Photography by Tim Lee
THE FRONT OF THE HOUSE BEFORE .
Bedford Hills is laced with dirt roads furrowed by erosion, car tires, and horses’ hooves. It’s as country and secluded as Westchester gets. It was here that former Capitol Hill staffer and advertising executive-turned-interior-decorator Susan Carlson and her husband, Gustav (chief marketing officer for Thomson–Reuters, an information and media corporation), found inspiration in a carriage house in the woods.
As their family grew (they have two young daughters), the Carlsons sought a larger home. “I was looking for a new project, something unique that I could make my own,” Carlson says. When she first saw the Bedford Hills house three years ago (the couple had been living in Pound Ridge), Susan was drawn to its “great bones, easy flow, and generous proportions. It wasn’t your typical Westchester center- hall Colonial,” she says—though it was decorated like one. Looking past the floral wallpaper, heavy drapery, and Federal furniture, Carlson was most bedazzled by a massive center room—barn-like in its proportions—with a 30-foot ceiling. It was here that she could imagine her girls doing homework, playing piano, working on puzzles, and snuggling in front of the fireplace.
Drawing on her talents and without changing the footprint, Carlson launched a stem-to-stern redo, turning a dark, traditionally furnished home into a light, breezy, on-the-Nantucket-bluffs-style residence. “I wanted a beach-y, California-cool-laze-around-on-the-furniture place, which better suits our family’s needs,” says Carlson, who came to her current career via a circuitous path. With an MBA from Georgetown, she worked for President George Bush, Sr., and then moved on to several high-profile advertising jobs in New York before launching Susan Carlson Interiors. “My business experience helped me when I turned to decorating,” she says. “I excel at being on time and on budget.”
HE FRONT OF THE HOUSE AFTER: Enhancing curb appeal was the first order of business.Trees were moved, the house painted a light gray, and a new circular driveway added.
Just after moving in, one of her first orders of business was to enhance the home’s curb appeal, improve the approach , and create a better connection between the driveway and the front door. The exterior was a log-cabin brown with a startlingly bright-blue door that served as a beacon to the difficult-to-find front entrance. An unpaved pathway led to a basement garage on one side of the house. Overgrown trees and shrubs were obscuring the structure and blocking sunlight from entering a considerable number of windows. Carlson had the house repainted a cheery light gray and then called her favorite Pound Ridge landscape designer, Tim Patterson of Highland Design.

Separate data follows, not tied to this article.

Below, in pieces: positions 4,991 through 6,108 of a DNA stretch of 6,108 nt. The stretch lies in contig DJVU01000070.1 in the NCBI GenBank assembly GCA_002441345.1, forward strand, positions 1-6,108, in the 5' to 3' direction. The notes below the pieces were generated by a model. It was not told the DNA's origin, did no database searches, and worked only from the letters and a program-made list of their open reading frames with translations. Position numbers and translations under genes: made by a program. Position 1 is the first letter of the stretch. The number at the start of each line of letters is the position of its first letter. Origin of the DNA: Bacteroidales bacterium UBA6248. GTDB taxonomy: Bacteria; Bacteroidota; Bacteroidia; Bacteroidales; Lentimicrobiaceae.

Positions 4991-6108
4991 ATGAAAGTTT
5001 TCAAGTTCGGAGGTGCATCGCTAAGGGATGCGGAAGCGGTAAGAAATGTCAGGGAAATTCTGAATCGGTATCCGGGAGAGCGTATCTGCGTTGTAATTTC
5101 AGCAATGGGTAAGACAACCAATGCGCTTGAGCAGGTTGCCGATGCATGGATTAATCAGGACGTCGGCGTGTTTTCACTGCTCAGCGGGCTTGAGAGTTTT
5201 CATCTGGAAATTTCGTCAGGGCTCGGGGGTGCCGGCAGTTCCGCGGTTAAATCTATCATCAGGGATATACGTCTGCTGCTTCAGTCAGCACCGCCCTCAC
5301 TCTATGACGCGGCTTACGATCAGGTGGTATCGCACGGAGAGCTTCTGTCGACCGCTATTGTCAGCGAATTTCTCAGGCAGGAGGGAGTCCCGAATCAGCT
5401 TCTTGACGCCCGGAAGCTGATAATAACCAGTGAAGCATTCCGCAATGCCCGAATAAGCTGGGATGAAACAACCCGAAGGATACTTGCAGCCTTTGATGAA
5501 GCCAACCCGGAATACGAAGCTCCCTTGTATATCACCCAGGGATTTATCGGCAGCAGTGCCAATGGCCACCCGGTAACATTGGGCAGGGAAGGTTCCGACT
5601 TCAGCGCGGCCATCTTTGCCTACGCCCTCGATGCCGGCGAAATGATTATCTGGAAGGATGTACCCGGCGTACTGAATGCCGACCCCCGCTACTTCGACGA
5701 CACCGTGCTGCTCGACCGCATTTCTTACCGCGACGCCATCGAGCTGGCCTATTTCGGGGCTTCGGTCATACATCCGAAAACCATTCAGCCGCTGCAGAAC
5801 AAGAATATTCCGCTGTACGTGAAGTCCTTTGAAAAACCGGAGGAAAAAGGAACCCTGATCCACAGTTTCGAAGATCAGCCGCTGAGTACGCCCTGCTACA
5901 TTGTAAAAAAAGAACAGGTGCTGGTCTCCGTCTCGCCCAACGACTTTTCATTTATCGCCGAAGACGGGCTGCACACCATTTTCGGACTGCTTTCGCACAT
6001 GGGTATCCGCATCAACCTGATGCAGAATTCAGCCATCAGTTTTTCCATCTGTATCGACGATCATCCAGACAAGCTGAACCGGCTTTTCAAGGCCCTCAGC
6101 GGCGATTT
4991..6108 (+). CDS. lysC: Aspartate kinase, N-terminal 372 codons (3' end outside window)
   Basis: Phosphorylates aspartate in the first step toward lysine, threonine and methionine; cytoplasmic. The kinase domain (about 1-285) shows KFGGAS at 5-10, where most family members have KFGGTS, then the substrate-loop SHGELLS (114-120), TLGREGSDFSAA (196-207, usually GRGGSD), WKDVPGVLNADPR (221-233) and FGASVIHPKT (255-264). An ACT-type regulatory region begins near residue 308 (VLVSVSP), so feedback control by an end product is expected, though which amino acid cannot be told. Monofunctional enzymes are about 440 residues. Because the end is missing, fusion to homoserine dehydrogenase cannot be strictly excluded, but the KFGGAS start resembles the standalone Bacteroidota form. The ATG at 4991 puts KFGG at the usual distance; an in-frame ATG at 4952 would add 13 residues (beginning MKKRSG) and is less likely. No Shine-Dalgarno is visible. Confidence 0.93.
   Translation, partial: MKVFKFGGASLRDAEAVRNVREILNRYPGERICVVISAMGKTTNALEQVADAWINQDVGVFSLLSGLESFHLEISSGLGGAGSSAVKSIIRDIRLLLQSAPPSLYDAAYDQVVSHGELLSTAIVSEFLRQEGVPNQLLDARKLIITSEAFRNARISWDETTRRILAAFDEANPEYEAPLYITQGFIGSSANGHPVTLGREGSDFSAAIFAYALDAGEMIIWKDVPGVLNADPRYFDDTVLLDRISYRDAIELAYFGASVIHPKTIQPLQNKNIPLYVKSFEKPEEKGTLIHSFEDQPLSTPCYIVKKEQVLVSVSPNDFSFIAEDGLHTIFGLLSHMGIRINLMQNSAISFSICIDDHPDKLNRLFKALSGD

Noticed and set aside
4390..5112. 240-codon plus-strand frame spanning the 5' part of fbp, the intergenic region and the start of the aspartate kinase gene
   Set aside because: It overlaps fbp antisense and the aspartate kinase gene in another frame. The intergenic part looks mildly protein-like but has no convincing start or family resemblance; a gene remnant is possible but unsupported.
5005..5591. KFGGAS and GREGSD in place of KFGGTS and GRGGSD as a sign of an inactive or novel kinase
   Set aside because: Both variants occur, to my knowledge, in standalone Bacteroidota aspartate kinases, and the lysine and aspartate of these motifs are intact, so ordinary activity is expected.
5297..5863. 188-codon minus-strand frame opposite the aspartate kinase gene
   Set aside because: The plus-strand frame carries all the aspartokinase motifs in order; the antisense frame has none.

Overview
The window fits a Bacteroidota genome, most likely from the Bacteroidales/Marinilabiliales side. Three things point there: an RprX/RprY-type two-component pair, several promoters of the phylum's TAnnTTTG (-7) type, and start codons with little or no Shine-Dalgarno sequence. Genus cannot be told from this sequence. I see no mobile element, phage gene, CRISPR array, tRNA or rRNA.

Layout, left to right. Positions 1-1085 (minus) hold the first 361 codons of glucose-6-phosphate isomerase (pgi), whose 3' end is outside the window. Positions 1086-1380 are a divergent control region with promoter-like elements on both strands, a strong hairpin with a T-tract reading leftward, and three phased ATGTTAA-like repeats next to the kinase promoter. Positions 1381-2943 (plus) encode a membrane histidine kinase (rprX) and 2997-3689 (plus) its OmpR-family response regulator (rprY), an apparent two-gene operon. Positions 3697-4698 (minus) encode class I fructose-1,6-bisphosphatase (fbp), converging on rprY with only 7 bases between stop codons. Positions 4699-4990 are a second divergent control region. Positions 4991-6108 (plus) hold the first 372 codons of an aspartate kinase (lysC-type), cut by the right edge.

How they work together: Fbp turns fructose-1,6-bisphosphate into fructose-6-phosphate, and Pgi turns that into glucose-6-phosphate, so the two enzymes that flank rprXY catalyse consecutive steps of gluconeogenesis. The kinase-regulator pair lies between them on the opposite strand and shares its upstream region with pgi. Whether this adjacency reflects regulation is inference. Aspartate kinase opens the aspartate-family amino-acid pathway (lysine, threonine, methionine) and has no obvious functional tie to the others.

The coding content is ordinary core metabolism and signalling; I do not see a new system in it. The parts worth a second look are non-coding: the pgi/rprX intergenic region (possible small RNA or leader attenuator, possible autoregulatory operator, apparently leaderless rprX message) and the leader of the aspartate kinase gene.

“He moved some crabapple trees that had been used as a property boundary from the front to the back and then re-graded the front yard, transforming the flat lawn to a more alluring slope to provide privacy.” Patterson, who loves to “repurpose” trees, also moved a Kousa dogwood from the backyard to add interest to the front and used an existing Japanese cherry tree as centerpiece in the new circular driveway.
The circular driveway created an obvious sight-line to the home’s entrance, which Carlson replaced with a working French door flanked by two exact but non-working duplicates—“dummies”—for symmetry sake. Freed from overgrown shrubbery, sunlight from this wall of windows floods the massive great room. “We wanted this great room to be livable,” she explains. “We spend most of our family time here.”
Keeping the “bones” of the room intact, Carlson replaced the former fussy floral wallpaper, dark paint, chintz upholstery, and Federal-style antiques with whitewashed walls, crisp cotton couches, lighter upholstered wing chairs, lots of sisal area rugs, colorful contemporary art, and bright wall coverings.
Carlson has a collector’s eye for art; a provocative portrait of a woman, by Michael Vollbracht (former creative director for Bill Blass) hangs over the fireplace. Two huge black-and-white lithographs of suited office workers—from the Men in the Cities series by Michael Longo (which appeared in the movie American Psycho) loom over the baby grand piano. Carlson picked up another couple of lithographs, from Dali’s Alice in Wonderland, at an antiques show.
In the end, each room presents a pleasing tableau—undiminished by the gusts of earth and sand that blow in from the dusty unpaved road. Carlson goes with the flow. “That’s what all the sisal area rugs and hard-wood floors are all about,” she says. “Easier to clean.”
Stamford writer Malerie Yolen-Cohen is creatively challenged when it comes to interior decorating, but has great appreciation for those blessed with an imaginative touch.